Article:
I incidentally learned a good deal of Swedish vocabulary by reading the notes against these paintings, not to mention what I picked up about Swedish history and culture.

Friday, May 25, 2018

In Göteborg

I’m writing this at a table in the Palmhuset at the centre of Göteborg's Trädgårdsföreningen, Gothenburg’s Garden Society Park from the 1840s. It is peaceful and warm in here.

We arrived yesterday, after a morning of meetings in Linköping for Chris and a drive in Kevin’s car for me, down the eastern side of Vättern Lake and then westwards, via Jönköping. Kevin didn’t need to be at those meetings but hoped to make some preparation for today’s demos in Göteborg. We passed a lakeside castle ruin, and the drive through forests and farmlands was in general very pleasant, along quiet roads, with red cottages and barns all the way. We made a pit stop at the edge of a ski resort, the remaining snow covered in enormous white tarpaulins. Chris and the others pulled off the main road to have their lunch by the lake.

After about 3 hours en route, Keven dropped me not far from these gardens at a traffic light on red. I grabbed my rucksac and leapt out, not having much clue where I was. It did “feel” quite central, however, so I wasn’t at all dismayed. Luckily, signposts stood in the parks; very soon I found a pointer to the Central Station which I knew would be close to our (Radisson Blu) hotel, so I walked in that direction, across a canal bridge in Kungsparken (as I now realise, having got hold of a map), into the Kungstorget, where there’s a canal-side market, swarming with people. Had I followed the Stora Nygatan along the edge of the canal, I could have walked straight to the hotel, more or less, but the wide street called Ostrahamngatan (East Harbour Street) seemed a more likely option at the time. Canal boats were boarding tourists below the bridge there. Signposts were still pointing towards the station, but when I reached the major junction at the Stora Hamnkanalen there was no further signpost, so I had to admit defeat and ask for directions.

 “It’s that way,” said the girl, pointing down the Brunnsparken where the trolley bus lines were leading. “Everyone is going there, you can’t miss it.”

Once I reached the Drottningtorget (Queen Square) I saw not only the station, but also our hotel on the Slussgatan, so, mission completed. I checked in ahead of Chris, as in Linköping, sent him a message, and went out for a late lunch at a nearby corner, a Mongolisk Buffe (Mongolian buffet where they stir-fry your choice of food). Then I had a rest in our room, which has windows overlooking the square, and sent the men a message to tell them where the nearest Parkhus was.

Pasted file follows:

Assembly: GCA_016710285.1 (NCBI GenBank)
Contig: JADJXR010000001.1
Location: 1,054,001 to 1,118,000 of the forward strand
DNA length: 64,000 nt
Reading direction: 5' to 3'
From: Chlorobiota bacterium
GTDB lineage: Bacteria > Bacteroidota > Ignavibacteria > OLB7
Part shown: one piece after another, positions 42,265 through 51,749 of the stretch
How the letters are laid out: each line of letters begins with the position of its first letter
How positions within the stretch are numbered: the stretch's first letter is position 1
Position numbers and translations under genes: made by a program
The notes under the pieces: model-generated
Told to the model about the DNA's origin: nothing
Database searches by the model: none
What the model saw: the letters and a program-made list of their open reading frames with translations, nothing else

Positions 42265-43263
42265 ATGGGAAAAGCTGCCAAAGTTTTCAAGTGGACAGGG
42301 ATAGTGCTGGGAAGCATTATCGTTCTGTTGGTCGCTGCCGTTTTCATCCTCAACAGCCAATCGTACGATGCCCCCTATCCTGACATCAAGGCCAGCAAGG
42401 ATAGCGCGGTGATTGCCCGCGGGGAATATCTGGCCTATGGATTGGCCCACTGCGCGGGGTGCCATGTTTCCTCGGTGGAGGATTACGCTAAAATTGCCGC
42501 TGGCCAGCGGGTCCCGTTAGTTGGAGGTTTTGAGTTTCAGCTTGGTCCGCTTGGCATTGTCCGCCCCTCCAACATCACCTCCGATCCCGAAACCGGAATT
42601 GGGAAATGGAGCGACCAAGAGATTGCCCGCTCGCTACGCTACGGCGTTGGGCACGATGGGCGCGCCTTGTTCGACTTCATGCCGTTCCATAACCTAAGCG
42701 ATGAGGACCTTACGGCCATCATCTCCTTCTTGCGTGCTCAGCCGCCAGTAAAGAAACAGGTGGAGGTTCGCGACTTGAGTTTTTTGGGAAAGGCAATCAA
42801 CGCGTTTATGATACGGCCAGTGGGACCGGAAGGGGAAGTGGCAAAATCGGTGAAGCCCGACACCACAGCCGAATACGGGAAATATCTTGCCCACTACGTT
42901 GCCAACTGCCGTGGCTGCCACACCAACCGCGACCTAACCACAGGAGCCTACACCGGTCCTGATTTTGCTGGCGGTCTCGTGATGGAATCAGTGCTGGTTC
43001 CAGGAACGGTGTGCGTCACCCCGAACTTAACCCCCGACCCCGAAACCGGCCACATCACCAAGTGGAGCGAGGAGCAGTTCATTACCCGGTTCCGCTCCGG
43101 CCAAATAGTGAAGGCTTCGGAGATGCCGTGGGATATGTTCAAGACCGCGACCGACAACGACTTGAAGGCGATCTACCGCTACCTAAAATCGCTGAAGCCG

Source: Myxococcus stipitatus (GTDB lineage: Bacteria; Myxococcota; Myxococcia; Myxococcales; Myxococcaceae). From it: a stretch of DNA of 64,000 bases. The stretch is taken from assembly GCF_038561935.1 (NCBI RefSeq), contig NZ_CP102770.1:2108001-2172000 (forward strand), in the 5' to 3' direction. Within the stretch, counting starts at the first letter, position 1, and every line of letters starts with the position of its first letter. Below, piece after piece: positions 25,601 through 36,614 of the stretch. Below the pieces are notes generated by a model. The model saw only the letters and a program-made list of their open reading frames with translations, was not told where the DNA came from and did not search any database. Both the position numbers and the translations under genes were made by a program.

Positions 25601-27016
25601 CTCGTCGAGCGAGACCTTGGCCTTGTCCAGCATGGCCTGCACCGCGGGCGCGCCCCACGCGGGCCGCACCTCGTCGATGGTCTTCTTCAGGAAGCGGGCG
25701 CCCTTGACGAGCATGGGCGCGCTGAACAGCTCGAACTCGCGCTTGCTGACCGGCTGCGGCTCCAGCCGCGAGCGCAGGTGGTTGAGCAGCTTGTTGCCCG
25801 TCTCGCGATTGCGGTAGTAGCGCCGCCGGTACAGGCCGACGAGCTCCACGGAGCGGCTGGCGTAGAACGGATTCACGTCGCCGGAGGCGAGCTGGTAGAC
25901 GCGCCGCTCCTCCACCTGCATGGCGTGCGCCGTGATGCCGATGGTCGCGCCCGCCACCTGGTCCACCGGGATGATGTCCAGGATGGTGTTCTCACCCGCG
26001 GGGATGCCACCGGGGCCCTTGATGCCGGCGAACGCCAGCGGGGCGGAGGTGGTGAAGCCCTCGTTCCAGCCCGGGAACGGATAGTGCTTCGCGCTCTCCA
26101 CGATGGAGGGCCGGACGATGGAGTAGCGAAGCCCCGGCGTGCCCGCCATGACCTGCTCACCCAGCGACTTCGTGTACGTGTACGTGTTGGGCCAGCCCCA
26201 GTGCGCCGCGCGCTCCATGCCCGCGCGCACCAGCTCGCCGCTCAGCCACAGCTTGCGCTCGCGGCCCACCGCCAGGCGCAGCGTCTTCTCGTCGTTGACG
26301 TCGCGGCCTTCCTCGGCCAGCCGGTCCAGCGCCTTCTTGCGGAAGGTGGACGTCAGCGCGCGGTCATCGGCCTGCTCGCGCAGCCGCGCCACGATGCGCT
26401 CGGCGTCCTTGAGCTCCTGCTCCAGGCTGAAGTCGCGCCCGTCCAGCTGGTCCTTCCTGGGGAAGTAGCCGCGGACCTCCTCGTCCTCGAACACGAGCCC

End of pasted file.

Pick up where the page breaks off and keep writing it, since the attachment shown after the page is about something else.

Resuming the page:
Chris’ car arrived in good time, with a couple of hours to spare before we needed to eat again, so we explored the shopping mall beyond the station; walking through there, we reached the Opera House by the docks where a lot of construction is going on, but where the boats are. We had reached the Lilla Bommen and Lilla Bommens Torg, from which an overhead glass walkway takes you back across the roadworks into town. A 4-master tall ship is moored there, the Viking, and you can buy lunch on it. I might try that later today … And did! You order and pay for your meal at the hatch on one of the decks, add extras to it from the salad and coffee bar (95kr includes everything --- good value) and then carry your tray up the spiral staircase to the upper deck where you may sit in sun or shade with views of the various docks. Many locals up there, enjoying their lunchbreak. You're free to wander around most of the rest of the ship, which is also an hotel.

We had supper last night at a French restaurant with four of the QNX men (Garry, Adam, Grant, Matthias), after meeting them in the inner courtyard bar at the hotel, where they were relaxing with glasses of beer. More beer at the restaurant and the waiter teased Adam from Liverpool by presenting him with a magnum of champagne. I had coq au vin.

Chris and I took another short walk round the outside of the gardens after this supper, passing the Stora Teatern. Before we went up to our room, a woman who works at the hotel approached us to warn us that there would be an early morning event just outside the hotel that we might find distracting, and this morning, sure enough, with noisy music playing, a large crowd (mostly male) turned up, some of them dressed in costumes (dressed as Darth Vader, or in kilts, animal suits, Lederhosen and Bavarian hats, etc.) to inspect a convoy of racing cars parked in the entrance, all strewn with confetti. This was a fundraiser for a children’s hospice, so we forgave them for waking us up.

(Photos to be added later!)

Monday, May 21, 2018

To Stockholm by a round-about route